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Re: Essex magnet wire
Original poster: "Dr. Duncan Cadd by way of Terry Fritz <twftesla-at-uswest-dot-net>" <dunckx-at-freeuk-dot-com>
Hi Gary, Malcolm, All!
>> It is my guess that the
>> wire coatings on these spools soak up water from the atmosphere,
>I once did exactly that in conditions of good isolation. The
>resonator in question had a Q which measured 320 on a day when
>humidity would have been about 10% and 300 on the following day when
>humidity would have been around 80%+. Since R is inversely
>proportional to Q that is an ESR change of less than 1%. I have found
>that streamers from this coil do not propagate as far in higher
>humidity and I attribute that to ionization phenomena.
Could it be that any adsorbed water simply acts as a parallel leakage
path to earth, i.e. shunt resistance?
The insulation used on wires contains polar groups - in the case of
polyurethanes and the like there's plenty of C=O groups which carry a
permanent electric dipole. Water molecules being themselves polarised
would tend to stick to any polar layers on the insulation, simply
being adsorbed onto the surface, and a surface layer of water
molecules will provide a conductive leakage path for any charge "up
If true, I would predict that coating the coil with a thin layer of
something non-polar, like polythene, should reduce this problem.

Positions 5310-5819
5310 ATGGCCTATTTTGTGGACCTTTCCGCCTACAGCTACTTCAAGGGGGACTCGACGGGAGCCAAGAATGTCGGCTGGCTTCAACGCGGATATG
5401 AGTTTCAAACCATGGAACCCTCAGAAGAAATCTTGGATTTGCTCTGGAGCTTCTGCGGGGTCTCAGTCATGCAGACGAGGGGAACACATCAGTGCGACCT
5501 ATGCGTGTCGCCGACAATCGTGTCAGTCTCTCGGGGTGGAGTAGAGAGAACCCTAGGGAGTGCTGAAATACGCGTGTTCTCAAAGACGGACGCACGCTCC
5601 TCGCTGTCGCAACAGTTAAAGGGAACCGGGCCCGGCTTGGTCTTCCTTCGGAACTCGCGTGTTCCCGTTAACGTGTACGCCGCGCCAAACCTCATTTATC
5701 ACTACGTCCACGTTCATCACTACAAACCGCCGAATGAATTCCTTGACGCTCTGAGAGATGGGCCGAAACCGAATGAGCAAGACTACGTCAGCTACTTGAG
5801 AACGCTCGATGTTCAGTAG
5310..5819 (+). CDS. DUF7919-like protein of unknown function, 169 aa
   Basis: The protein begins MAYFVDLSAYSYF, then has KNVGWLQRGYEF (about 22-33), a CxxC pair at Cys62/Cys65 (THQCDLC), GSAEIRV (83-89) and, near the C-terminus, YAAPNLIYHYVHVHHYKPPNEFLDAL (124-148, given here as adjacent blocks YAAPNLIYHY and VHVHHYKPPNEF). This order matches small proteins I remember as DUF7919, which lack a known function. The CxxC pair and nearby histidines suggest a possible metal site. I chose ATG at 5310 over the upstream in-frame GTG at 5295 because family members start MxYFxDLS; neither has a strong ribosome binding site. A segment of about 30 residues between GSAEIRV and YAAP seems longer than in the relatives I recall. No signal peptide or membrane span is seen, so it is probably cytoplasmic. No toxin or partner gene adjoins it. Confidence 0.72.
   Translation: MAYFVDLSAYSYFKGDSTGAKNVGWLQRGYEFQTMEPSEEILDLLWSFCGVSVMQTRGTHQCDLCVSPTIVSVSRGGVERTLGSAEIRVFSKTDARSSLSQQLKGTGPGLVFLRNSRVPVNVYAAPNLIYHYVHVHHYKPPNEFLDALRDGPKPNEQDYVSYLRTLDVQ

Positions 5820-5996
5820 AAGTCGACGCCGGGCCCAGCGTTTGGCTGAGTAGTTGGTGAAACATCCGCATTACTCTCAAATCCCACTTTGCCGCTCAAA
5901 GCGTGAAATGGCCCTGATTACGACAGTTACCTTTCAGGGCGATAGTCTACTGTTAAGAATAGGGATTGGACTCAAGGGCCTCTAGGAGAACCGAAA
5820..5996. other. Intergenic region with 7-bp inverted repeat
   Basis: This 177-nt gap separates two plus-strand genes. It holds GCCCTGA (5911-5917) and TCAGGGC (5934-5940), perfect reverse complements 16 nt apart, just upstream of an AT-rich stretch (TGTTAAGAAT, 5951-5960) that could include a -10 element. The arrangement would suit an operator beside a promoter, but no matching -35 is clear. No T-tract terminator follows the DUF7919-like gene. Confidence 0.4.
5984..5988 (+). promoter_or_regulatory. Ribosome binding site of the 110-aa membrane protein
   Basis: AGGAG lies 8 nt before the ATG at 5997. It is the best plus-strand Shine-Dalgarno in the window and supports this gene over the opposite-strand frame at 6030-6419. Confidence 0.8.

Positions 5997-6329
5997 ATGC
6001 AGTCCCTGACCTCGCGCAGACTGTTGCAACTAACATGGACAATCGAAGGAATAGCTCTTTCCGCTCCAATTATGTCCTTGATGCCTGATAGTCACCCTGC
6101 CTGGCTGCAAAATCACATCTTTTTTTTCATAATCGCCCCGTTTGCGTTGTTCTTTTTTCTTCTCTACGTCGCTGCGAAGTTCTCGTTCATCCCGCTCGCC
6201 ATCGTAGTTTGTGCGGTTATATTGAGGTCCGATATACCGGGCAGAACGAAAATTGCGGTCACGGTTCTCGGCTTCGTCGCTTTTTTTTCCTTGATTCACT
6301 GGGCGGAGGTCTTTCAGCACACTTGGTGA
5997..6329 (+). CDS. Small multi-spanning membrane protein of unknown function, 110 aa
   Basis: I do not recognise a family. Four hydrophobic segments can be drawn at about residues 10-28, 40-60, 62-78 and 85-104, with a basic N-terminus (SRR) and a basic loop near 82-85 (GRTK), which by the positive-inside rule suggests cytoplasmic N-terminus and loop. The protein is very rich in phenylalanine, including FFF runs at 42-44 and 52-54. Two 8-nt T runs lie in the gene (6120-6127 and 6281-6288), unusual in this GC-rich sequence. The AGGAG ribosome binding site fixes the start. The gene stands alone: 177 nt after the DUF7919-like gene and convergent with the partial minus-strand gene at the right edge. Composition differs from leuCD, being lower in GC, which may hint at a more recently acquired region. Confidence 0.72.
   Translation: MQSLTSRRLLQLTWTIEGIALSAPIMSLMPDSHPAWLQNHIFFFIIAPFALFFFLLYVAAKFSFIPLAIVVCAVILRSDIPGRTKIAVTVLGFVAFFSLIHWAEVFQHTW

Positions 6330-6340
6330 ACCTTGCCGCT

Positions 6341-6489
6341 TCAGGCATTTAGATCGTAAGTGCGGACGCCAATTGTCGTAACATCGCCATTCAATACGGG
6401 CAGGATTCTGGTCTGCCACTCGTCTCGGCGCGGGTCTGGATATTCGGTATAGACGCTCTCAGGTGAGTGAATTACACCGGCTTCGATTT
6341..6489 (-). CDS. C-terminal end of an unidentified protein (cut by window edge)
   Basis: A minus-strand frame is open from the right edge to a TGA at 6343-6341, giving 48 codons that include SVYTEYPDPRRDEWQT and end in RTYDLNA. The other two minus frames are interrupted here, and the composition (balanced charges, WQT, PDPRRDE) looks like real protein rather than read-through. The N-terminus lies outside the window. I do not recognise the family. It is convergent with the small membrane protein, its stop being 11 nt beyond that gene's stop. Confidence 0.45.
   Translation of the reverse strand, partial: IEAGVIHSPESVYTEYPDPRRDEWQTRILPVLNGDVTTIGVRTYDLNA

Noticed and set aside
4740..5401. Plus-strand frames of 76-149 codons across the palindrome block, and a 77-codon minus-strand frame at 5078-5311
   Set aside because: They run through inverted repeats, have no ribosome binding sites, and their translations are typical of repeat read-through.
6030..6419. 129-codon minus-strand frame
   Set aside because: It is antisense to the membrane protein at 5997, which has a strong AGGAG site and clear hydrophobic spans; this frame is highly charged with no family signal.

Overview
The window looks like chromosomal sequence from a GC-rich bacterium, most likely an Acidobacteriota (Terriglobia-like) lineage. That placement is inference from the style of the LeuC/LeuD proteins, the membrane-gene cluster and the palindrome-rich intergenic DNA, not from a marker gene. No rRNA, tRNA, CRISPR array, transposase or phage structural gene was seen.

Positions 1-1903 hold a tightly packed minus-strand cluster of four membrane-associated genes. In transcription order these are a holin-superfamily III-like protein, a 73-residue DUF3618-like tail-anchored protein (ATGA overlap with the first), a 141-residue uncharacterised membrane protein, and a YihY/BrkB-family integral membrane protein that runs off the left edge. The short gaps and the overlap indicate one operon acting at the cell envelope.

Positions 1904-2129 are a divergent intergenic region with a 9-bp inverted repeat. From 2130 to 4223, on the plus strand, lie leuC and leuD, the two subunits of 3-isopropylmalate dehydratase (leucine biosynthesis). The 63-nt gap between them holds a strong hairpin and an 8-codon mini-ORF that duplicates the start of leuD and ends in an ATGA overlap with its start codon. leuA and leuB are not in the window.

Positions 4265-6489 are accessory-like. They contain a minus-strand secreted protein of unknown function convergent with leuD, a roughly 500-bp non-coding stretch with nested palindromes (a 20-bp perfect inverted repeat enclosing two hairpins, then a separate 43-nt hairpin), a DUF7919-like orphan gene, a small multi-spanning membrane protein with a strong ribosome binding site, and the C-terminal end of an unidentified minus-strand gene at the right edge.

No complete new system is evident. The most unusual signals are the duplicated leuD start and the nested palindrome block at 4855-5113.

Unfortunately, applying such a coating is not going to be simple. If
you had high temperature insulation on the wire, you might be able to
get the whole coil powder coated somewhere, but this involves cooking
the whole thing to a couple of hundred C so you do need high grade
insulation to start with, plus there will be a risk that during
heating, turns will come loose en masse as the wire expands.
Alternatively, you might get away with painting on a solution of
polystyrene dissolved in a suitably volatile solvent, but this is
going to be messy. Likewise with molten paraffin wax. Bit of a pain
whichever way you go. I have coated a couple of small coils with
beeswax. This was a bit messy, but as it melts at lowish temperatures
it's really quite nice to do from a technical viewpoint - no loose
turns of wire and no burned fingers. Also, it smells good ;-)
Just my 0,2 nanometres' worth.